A couple of years ago, when I was volunteering in the annuals greenhouse at the Royal Botanical Garden, I got to do all sorts of different tasks. At one point during the winter, my job involved taking flats filled with delicate little seedlings and separating them into their own pots. Guess what my most valuable tool was? A chopstick. One of the volunteers taught me a chopstick tip to gently separate seedlings that are growing too closely together.
This may seem so elementary, but for me it was super helpful at home. I’ve always used tweezers to pull out seedlings and then discarded them. But you don’t have to let all those extra seedlings go to waste. You can transplant them all into their own pots, which is what we did in the greenhouse as we prepped for a plant sale.
This is especially helpful for tiny flower seeds that are hard to see. You can just scatter them in one pot and then worry about separating out the strongest of the bunch later. Sometimes I’ll put one in a pot, but for tinier plants, I’ll separate out maybe two or three wee little plants.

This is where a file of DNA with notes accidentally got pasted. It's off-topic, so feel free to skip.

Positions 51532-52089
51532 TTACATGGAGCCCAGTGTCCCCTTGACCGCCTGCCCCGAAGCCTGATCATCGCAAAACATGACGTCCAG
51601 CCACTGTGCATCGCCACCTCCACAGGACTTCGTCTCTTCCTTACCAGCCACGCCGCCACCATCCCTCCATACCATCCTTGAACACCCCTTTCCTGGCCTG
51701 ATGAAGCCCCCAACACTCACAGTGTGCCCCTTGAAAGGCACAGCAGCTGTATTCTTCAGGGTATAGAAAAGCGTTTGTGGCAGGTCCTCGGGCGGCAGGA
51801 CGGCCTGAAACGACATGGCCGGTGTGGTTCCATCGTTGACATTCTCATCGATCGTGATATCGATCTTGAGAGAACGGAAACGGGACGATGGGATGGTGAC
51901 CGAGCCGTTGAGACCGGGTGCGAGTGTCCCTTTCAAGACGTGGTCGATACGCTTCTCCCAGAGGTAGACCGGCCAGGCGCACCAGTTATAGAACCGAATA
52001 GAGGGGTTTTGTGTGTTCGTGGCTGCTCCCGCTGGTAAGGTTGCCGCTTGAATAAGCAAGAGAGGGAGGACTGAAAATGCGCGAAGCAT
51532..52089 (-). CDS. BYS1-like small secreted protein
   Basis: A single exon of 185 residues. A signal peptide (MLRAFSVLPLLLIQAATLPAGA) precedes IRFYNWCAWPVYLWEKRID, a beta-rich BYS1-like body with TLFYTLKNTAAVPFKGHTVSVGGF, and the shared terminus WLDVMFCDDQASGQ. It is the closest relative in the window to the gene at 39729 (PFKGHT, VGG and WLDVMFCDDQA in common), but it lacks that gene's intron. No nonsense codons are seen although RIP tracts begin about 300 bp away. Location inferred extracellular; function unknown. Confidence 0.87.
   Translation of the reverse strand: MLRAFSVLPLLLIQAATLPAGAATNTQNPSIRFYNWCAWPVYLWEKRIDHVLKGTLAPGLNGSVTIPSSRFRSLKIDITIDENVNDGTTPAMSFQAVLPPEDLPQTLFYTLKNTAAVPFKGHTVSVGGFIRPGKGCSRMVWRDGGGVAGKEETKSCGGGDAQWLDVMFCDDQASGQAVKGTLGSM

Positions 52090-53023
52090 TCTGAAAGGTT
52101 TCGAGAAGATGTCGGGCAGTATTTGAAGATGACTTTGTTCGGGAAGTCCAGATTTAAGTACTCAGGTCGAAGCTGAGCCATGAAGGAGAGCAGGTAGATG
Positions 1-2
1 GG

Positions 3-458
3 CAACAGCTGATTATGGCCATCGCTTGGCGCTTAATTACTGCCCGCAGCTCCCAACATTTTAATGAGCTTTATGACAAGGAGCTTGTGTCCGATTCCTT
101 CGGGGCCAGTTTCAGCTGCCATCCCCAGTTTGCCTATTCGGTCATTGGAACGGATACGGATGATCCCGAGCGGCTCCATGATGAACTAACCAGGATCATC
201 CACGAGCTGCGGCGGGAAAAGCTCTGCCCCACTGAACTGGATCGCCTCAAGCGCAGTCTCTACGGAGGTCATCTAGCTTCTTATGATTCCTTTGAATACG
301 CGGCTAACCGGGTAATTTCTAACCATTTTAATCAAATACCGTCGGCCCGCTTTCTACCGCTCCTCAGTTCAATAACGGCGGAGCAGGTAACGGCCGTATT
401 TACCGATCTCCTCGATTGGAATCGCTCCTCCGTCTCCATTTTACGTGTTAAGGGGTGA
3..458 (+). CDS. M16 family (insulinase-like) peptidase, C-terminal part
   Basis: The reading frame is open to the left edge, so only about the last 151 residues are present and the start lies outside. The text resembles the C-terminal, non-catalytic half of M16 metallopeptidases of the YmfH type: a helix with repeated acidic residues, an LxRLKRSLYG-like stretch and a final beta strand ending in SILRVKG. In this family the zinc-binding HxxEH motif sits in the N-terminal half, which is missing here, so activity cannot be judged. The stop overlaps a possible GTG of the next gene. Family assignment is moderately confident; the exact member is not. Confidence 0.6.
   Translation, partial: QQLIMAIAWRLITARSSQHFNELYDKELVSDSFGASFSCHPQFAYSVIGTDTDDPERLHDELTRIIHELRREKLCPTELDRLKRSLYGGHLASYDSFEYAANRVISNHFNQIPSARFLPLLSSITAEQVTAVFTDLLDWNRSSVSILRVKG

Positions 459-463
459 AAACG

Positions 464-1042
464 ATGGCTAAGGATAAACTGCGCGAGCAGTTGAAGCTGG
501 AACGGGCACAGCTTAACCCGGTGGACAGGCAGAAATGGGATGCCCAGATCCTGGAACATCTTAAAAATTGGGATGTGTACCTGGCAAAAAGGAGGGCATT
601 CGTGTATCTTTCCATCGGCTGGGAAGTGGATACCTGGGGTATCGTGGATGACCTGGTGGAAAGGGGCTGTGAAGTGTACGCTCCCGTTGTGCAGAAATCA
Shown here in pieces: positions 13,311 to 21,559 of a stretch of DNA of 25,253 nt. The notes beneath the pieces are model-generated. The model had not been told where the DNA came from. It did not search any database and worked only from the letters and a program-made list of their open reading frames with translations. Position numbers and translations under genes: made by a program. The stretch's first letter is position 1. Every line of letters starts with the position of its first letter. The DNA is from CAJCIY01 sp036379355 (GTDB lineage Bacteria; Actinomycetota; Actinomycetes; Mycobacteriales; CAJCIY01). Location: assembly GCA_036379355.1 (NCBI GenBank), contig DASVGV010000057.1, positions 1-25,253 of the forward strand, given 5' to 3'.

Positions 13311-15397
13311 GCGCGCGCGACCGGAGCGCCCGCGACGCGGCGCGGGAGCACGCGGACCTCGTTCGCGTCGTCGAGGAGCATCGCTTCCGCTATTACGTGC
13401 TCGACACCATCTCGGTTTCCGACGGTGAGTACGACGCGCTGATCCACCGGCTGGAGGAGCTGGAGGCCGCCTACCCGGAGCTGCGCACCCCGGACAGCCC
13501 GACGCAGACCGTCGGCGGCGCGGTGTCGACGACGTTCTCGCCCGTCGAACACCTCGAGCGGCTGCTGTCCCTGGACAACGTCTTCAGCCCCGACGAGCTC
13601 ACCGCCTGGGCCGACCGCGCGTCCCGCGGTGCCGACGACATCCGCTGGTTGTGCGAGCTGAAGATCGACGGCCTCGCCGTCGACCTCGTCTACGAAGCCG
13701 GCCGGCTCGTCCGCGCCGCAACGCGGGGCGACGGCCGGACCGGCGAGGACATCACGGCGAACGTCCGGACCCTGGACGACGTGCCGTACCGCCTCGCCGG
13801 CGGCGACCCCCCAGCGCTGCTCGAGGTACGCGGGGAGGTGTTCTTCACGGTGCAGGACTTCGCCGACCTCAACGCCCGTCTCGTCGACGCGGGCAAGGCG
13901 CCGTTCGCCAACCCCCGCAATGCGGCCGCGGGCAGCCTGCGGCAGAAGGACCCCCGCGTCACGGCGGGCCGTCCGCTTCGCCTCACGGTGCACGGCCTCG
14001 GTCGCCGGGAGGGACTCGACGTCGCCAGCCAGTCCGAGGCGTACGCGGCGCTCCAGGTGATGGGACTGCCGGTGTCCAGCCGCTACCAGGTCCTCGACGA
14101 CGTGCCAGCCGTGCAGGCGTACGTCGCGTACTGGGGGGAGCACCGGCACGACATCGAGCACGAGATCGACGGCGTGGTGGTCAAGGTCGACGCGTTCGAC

Here’s my super duper chopstick tip
That’s it! Stupid easy, but a trick I found to be incredibly useful.
Related post: Repotting seedlings 101
Love this tip! I’ve been using a chopstick when sowing seeds for a long time, but didn’t think to use one when transplanting – Thanks!
Tara Nolan says
You’re welcome, Margaret! Happy transplanting! 🙂
geo L says
I prefer a plastic fork for scooping some seedlings out of a pot, and broader separation, then an 8 penny common nail for detail work – which is also tool of choice for preparing root bound plants for planting.
CD Greier says
And I always use a blunt pencil-plenty of those laying around!
This is the kind of tip I ve been looking for. But in the photo and description it’s not clear how you pry them apart? Do you mean by sticking the chopstick in the soil or what…..??
Tara Nolan says
Hi Sarah, I just kind of place it between the seedlings to loosen the soilless mix and to gently tease them apart with out ripping them. You could also use two to do this.
Alan Prifogle says
Thanks for the tip. Thinking outside the box or in this case the pot!